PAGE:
Gold Coast celebrates a multicultural Labor Day
With flags fluttering and to the bagpipe strains of “Hills Of Argyle”, the Gold Coast Labor Day march set off this morning from outside the Southport Workers’ Club.
After a tough 12 months dealing with issues like the health payroll crisis, the Queensland Nurses’ Union led the cavalcade along Scarborough Street to the Broadwater Parklands.
Chants of “state schools, great schools” and “the workers united will never be defeated” filled the sunny autumn air, as union members and their families celebrated their movement’s achievements.
Independent Education Union member Lew Johnson said shrinking leisure time and employer expectations of longer working hours were current matters for concern.
“Unless we’re careful we’ll find ourselves back where we were 100 years ago, working 12 to 14 hour days,” he said.
Attending his first march, United Voice union member Christopher White said it was a chance to get together and put the other point of view that life isn’t only about work.
“We’ve got to get back to communities working for human beings instead of humans being robots working for corporations,” he said.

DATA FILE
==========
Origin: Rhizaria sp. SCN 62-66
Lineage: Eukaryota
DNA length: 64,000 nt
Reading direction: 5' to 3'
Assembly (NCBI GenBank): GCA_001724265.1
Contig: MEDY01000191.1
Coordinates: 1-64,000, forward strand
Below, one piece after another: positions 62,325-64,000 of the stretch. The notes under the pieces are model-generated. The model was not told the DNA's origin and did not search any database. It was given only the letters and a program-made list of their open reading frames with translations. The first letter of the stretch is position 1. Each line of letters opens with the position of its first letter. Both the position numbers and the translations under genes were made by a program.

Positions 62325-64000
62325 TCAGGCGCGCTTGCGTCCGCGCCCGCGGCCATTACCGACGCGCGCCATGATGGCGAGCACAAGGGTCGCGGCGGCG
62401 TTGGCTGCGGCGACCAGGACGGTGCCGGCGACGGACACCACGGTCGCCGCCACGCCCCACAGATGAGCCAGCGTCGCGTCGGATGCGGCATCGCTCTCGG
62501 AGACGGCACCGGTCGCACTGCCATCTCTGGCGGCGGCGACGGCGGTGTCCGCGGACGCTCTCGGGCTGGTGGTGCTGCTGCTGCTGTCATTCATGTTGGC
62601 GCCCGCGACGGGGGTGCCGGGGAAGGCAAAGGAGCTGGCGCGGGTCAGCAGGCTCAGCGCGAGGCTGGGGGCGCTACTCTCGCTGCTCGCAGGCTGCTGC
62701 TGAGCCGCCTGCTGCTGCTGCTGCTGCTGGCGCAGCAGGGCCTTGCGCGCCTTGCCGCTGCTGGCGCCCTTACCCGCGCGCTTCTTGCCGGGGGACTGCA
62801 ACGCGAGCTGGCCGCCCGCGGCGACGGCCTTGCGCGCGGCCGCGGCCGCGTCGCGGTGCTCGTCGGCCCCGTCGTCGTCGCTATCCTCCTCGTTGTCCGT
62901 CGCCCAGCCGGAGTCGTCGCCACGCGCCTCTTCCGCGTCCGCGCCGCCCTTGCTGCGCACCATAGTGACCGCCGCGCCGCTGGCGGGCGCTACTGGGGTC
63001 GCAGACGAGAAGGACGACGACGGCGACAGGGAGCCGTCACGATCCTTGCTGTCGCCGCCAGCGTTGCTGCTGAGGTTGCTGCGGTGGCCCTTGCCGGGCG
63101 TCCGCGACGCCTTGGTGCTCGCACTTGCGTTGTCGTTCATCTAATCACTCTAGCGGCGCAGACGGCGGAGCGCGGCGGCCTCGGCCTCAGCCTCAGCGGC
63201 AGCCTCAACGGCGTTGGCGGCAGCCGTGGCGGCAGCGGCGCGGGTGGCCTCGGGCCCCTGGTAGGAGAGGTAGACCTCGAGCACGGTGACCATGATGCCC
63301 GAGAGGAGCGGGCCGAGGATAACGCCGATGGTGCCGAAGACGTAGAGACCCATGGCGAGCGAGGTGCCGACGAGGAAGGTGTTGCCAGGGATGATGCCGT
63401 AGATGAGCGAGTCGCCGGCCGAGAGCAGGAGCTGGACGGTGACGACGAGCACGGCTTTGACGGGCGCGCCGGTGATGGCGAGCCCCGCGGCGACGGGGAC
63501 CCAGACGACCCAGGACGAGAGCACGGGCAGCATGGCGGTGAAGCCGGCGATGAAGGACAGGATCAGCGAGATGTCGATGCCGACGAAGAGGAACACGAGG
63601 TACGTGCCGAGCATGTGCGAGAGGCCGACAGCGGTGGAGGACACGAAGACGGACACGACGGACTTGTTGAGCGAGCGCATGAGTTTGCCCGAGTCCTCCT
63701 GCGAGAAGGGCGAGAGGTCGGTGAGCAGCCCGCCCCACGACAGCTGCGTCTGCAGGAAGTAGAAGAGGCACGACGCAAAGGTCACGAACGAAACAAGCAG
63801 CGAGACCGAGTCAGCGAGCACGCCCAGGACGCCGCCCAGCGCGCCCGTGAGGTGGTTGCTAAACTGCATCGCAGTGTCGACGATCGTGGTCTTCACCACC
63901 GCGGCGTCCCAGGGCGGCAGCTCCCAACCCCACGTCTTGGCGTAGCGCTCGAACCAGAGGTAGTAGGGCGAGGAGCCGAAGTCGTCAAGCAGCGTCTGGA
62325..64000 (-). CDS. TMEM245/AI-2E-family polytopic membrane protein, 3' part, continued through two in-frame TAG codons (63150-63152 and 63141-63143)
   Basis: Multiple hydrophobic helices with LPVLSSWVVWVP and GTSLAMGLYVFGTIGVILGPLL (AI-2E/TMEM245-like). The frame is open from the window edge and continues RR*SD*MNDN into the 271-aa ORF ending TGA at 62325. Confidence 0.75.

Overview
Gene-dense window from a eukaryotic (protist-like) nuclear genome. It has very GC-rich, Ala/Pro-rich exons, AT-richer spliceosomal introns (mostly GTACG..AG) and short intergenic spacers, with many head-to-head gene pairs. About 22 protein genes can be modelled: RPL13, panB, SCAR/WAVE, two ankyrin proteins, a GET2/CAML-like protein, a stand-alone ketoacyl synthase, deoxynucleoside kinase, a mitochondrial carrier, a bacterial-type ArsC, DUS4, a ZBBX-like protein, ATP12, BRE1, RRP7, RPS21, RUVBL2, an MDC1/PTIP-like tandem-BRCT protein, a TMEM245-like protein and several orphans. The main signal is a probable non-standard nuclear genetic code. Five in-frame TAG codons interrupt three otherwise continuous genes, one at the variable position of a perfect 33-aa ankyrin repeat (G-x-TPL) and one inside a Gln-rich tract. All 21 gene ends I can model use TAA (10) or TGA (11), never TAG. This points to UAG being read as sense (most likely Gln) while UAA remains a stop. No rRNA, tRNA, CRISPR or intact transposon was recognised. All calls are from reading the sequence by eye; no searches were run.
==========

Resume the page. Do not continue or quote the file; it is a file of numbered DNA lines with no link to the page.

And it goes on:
Other unions represented included the Builders Labourer’s Federation – “Give us a B, give us an L, give us an F. Who are we? BLF!” – and the Plumbers Union, their motto Our Pipelines Are Your Lifelines.
Also taking part representing Gold Coast Amnesty International were American-born Lynn West and Turkish-born Halil Karatas.
Sporting a t-shirt with a quote from Burmese dissident Aung San Suu Kyi – “Fear is not the natural state of civilised people” – Ms West said fear of speaking out in Queensland was “a holdover from the Bjelke-Petersen years”.
Mr Karatas said Labor Day was also about protecting human rights, particularly the rights of asylum seekers who he said shouldn’t be kept behind bars “as if they were criminals”.
Socialist Alliance member Mark Nancarrow said improving workplace safety and maintaining real wage levels were important issues.
“Young people don’t realise workers and unions had to fight for better pay and conditions.”
Addressing marchers in front of The Porch auditorium in the Broadwater Parklands, Queensland BLF Secretary David Hanna said construction work on the Gold Coast “had hit rock bottom”.
Mr Hanna said new Gold Coast Mayor Tom Tate “will get things moving”, so construction workers would no longer need to leave their families to work in the mines.
Queensland Teachers’ Union Gold Coast local organiser Lin Esders said increasing workloads, public sector job cuts and implementation of the new Australian Curriculum were major issues facing teachers.
“A highlight for me today is singing Solidarity Forever,” she said.
Its melody taken from the Battle Hymn of the Republic, “Solidarity Forever” was the first cab off the rank as the morning’s entertainment got underway, the beers went down, and the barbeques fired up.